Mark Clark

Mark Clark

Mark Clark, the son of an infantry colonel, was born in the United States on 1st May, 1896. He attended the West Point Military Academy and graduated in 1917 (110/139) and joined the United States Army.

In the First World War he fought on the Western Front in France and was seriously wounded by shrapnel while leading his company of the 11th Regiment 5th Division.

Promoted to the rank of major he held several important staff assignments before graduating from the US Army College in Washington. General George Marshall was impressed by Clark who helped to get him a teaching job at the college.

In April 1941 Clark became a brigadier general and the following year went to Britain with General Dwight D. Eisenhower where he helped him plan Operation Torch. Along with Robert Murphy, Clark negotiated the controversial deal with Jean-Francois Darlan. On 13th October 1942, Clark became the US Army's youngest ever three-star general.

In December 1942 Clark took command of the 5th Army. He also had special responsibility rear area defence and troop training. On 9th September 1943, Clark and his troops made an amphibious assault on Italy. Landing in Salerno, near Naples, he encountered serious resistance but with the help of General Bernard Montgomery and the 8th Army the beachhead was made safe by the 15th September.

Clark had difficulty taking Cassino which was needed to open the way to Rome. Eventually he was forced to make his main effort through Valmontone. He continued to push north through the Apennines but suffered heavy casualties at the hands of General Albrecht Kesselring.

On 18th May, 1944, Allied troops led by General Wladyslaw Anders (Polish Corps) and General Alphonse Juin (French Corps) captured Monte Cassino. This opened a corridor for Allied troops and they reached Anzio on 24th May. The German defence now disintegrated and General Mark Clarkwas able to take his forces direct to Rome which he liberated on 4th June.

Clark replaced General Harold Alexander as head of the 15th Army Group in December 1944, and the following March became America's youngest full general. He took part in the spring offensive that led to the unilateral surrender by Karl Wolff.

After the war Clark was commander of US Forces in Austria until being given command of the 6th Army in San Francisco in January 1947. He expected to replace Omar Bradley as Chief of Staff of the US Army but this post went to Joe L. Collins instead.

In April 1952 Clark replaced Matthew Ridgeway as head of the far east Command and the UN Supreme Commander in Korea. He retired from the United States Army in October 1953.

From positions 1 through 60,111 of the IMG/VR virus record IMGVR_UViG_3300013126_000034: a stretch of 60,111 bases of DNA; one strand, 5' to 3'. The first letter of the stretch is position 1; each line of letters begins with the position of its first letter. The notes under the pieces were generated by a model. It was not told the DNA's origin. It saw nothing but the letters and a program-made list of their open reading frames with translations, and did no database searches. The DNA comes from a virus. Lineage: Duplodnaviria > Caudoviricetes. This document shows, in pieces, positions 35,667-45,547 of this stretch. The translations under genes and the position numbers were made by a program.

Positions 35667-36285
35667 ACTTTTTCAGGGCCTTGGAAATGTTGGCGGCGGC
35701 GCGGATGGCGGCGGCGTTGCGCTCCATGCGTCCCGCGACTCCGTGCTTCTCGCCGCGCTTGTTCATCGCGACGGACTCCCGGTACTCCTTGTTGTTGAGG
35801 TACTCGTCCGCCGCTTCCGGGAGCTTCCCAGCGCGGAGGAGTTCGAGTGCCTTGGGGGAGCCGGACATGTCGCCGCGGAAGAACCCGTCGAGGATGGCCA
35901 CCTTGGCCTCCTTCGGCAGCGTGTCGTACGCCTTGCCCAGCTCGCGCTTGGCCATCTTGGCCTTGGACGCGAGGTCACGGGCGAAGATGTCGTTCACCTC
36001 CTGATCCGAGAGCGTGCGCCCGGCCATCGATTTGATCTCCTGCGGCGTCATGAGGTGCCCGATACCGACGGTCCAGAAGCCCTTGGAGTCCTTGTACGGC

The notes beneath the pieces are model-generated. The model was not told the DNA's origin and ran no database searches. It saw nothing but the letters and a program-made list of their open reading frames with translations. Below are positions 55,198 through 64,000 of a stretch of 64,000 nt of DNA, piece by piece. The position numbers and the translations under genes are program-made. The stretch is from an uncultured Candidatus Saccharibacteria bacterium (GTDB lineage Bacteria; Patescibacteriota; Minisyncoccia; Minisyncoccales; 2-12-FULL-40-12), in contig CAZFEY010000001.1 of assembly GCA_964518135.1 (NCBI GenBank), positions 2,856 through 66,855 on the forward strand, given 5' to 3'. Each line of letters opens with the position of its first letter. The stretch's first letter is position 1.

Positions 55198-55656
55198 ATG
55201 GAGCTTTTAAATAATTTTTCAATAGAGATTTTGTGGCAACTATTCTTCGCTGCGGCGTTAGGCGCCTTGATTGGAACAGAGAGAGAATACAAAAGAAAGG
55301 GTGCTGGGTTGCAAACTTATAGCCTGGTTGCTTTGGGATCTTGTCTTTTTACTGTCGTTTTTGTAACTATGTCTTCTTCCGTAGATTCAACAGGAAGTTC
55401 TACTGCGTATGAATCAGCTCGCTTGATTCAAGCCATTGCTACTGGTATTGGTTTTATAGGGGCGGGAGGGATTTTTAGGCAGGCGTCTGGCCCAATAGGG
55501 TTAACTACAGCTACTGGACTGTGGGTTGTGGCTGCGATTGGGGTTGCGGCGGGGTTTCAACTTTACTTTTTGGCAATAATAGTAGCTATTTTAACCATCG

Mark Clark, who published two books of memoirs, Calculated Risk (1950) and From the Danube to the Yalu (1954), died at Charleston on 17th April 1984.

© , September 1997 - April 2014

Primary Sources

(1) General Dwight D. Eisenhower, diary entry (10th December 1942)

Clark is an unusual individual and is particularly strong in his organizational ability and orderliness of his mind. Unfortunately, I have not yet seen him in a position where he has had to carry the responsibility directly on his own shoulders, but there seems to be no reason why he should not measure up in this respect. I think, however, that for the next several months he will deliver well for several reasons. First, he is getting command of the Fifth Army, for which he has begged and pleaded for a long time. Second, the job, for the moment, is one largely of organization and training, and in these fields I think dark has no superior. Moreover, such burdensome responsibilities as we attached to the job can well be shifted to these headquarters, since it will involve some sort of political contact with the French. Also, I have recently got him promoted to three-star rank.

(2) General Dwight D. Eisenhower, Crusade in Europe (1948)

Because of the chance that through accident something might incapacitate me, particularly in the early stages of the operation, it was decided best to have the deputy also an American, so that the fiction of a practically exclusively American operation would be preserved as long as possible. To this post was named General Clark, who had come to England as commander of the II Corps. He was a relatively young man but an extremely able professional, with a faculty for picking fine assistants and for developing a high morale within his staff. During the planning stages of Torch, General Clark acted as deputy and, until the arrival of General Smith in early September, as chief of staff. More than any other one person, dark was responsible for the effective co-ordination of detail achieved in this, the first Allied plan for amphibious attack in the Mediterranean.